George, according to Numbeo living expenses and average salary is very similar in my city and in Moscow, doesn't matter what a ruble was worth years ago.
If the dollar is worth more, why would it not buy more programming?
Because the programmers know what they are worth in the global market and are simply that good?
I'm sure there are many freelancers who charge 10$ and even less that would be happy to work for you.
All I wanted to say that those 1600$ are not that much when you take into account Upwork's 10%, taxes and the actual living cost in this part of the world. But I do understand it looks different from the other side of the ocean when you're not the one living it.
George, I think you need to stop trying to equate a employer - employee relationship and a client - freelancer relationship.
It would also be a good idea to not compare an hourly wage with an hourly freelancing rate.
when you employ someone you have significant costs that are born by you. When you hire someone as a freelancer those costs are included in their hourly freelancer rate.
I assume you don't intend to supply an office, furniture, computers, software, training, infrastructure, a canteen, a human resources department, a parking space, water cooler, insurance, paid holidays, sick leave etc etc etc etc to your freelancers?
you are comparing a US employee wage with an international freelancing rate.
that is a logical error.
when you hire a freelancer you are NOT an Employer.
Try finding a US based FREELANCER of the equivalent qualification and level and see what they charge for freelance work per hour.....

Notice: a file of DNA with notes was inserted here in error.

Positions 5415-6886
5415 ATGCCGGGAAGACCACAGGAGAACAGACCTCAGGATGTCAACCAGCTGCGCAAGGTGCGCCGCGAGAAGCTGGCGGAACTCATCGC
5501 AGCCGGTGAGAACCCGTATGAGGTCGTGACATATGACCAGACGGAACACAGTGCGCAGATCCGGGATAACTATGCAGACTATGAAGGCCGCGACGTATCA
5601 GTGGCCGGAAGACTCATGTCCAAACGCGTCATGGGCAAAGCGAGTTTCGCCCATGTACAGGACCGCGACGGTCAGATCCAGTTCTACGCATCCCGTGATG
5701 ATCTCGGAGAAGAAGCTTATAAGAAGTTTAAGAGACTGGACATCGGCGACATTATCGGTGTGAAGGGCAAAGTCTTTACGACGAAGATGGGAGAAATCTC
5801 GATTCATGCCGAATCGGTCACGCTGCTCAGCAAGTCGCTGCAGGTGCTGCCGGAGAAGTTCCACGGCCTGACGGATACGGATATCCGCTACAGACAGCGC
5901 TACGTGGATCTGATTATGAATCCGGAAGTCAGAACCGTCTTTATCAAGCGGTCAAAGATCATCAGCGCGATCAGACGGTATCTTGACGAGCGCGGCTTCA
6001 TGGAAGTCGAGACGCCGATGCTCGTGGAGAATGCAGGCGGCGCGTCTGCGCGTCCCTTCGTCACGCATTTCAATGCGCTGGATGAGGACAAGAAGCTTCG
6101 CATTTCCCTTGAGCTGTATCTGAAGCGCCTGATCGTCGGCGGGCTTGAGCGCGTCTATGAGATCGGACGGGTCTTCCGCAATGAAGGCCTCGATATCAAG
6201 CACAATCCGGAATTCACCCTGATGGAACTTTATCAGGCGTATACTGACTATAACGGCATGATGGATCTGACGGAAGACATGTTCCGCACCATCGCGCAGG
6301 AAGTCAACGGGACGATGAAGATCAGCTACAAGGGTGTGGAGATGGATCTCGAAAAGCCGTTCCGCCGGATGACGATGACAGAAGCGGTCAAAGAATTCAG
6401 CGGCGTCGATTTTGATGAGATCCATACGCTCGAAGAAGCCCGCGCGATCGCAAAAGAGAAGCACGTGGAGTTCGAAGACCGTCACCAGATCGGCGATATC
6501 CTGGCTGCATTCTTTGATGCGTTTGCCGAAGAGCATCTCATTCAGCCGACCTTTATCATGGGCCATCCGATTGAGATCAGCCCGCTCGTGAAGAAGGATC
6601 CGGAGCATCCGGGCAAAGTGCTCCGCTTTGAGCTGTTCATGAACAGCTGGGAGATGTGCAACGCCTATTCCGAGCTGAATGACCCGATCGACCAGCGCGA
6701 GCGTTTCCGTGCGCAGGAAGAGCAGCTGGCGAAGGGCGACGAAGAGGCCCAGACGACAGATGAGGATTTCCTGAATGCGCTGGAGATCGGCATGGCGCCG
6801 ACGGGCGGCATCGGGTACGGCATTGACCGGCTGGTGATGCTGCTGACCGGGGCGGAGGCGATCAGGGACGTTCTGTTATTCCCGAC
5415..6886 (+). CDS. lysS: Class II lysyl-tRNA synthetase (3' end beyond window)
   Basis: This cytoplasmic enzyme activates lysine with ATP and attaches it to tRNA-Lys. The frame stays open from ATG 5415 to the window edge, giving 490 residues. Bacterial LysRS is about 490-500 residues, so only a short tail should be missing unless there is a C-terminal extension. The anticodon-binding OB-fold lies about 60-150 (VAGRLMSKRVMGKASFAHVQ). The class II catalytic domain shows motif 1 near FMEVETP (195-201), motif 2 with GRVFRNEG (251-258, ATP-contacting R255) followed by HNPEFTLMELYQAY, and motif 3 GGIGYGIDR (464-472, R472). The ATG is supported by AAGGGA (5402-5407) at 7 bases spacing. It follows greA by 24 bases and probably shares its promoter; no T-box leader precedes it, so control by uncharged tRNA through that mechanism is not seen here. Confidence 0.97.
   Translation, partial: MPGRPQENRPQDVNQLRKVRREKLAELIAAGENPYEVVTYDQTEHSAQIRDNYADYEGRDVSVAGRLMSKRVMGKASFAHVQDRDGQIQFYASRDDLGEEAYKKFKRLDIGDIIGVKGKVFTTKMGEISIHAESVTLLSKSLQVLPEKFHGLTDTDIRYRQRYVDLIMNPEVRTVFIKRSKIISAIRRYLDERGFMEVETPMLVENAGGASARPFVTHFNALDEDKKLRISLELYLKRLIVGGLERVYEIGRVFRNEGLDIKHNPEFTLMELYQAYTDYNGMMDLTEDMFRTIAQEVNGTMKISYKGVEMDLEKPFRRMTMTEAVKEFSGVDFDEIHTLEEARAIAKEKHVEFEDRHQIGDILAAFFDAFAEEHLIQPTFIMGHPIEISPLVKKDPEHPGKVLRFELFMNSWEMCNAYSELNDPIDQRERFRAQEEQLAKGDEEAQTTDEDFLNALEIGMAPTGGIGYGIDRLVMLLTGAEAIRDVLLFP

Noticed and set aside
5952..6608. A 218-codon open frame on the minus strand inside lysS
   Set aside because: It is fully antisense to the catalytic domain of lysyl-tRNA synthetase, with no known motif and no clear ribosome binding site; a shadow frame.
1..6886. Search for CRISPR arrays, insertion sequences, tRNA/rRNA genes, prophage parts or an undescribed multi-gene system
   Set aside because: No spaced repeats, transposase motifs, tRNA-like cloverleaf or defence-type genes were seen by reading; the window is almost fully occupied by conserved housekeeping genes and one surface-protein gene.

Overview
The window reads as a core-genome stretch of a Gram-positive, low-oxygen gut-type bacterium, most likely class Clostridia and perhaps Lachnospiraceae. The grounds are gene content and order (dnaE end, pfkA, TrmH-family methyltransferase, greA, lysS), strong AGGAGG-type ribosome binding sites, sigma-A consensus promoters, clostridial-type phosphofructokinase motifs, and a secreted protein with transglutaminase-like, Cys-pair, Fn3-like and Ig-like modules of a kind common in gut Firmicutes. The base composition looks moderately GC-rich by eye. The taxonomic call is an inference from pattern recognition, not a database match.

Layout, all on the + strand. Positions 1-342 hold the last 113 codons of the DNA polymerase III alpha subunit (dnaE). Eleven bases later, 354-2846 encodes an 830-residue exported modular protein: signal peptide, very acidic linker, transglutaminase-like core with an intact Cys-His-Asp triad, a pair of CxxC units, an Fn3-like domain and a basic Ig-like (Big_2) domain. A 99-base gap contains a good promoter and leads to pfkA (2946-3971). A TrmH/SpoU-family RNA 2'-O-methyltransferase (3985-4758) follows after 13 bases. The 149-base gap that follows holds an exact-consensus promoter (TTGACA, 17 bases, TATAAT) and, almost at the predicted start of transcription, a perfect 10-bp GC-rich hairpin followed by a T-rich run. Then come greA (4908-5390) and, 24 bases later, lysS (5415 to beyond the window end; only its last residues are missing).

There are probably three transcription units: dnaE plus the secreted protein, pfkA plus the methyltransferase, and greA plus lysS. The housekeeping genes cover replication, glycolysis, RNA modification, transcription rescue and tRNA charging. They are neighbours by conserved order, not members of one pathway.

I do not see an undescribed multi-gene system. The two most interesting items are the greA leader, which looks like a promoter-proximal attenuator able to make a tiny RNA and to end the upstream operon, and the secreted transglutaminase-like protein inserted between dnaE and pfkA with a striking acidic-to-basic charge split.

You make some good points. My employees work from their house, no office. They love that. Actually, they can work from the coffee shop. I don't care where they go. Andi is visiting her boyfriend in a different city, but she is still working today. I get up and program at 1am EST and I envision skyping with someone to help me program. They would get the same benefits as my other employees. So maybe upWork is not the proper forum.
But the exchange rate is what makes this doable.
I live in France and back on Elance I have hired a company in Bangladesh for some IT job.
I got many proposals and I chose what seemed to be the best provider. It was a good choice actually, I ended up being really happy with their expertise and I paid them what they asked. Their price was almost European, but before this thread it never occurred to me that I may have overpaid them.
Honestly, this is a global market and every client makes their own choices. I wouldn't even think of exchange rates or of the local inflation while making a hiring choice. If a provider submits a proposal to one of my jobs, I would either accept it or decline it, but the cost of living in their country is none of my business. What concerns me is the price/quality ratio.
And as a provider, I would be shocked if a client asks me to somehow lower my rate because they live in Manhattan and I live in the burbs of Paris.
I appreciate your experience. But you should look at the exchange rate with Russia.
It is massive. And Russia exports Oil and what other things? With the oil prices now, they badly need to export things to get hard currency. As a businessman, this is a unique opportunity for both countries.
I really think there could be a 10 fold increase in the freelance work coming out of Russia. To me, it is just efficiency. And it won't last forever. And relationships can be built and maybe when the exchange rate moves the other direction, the people I hire will be valuable employees who never would have gotten the opportunity except for this circumstance.
It is nice to hear from someone who hires people.
George, I hire people too, as does Preston for example.
I am not concerned with where they are. I am concerned with whether they can do what I need doing within my budget. They could be orbiting Plated Zog in a purple bathtub for all I know. I DON'T CARE.
It is none of my business where they live, what their exchange rate is, or what they do in their spare time.
Think of it this way:
If Freelancers in Russia weren't getting the rates they are getting they would lower their rates to earn money.
Their rates are what they get paid by clients.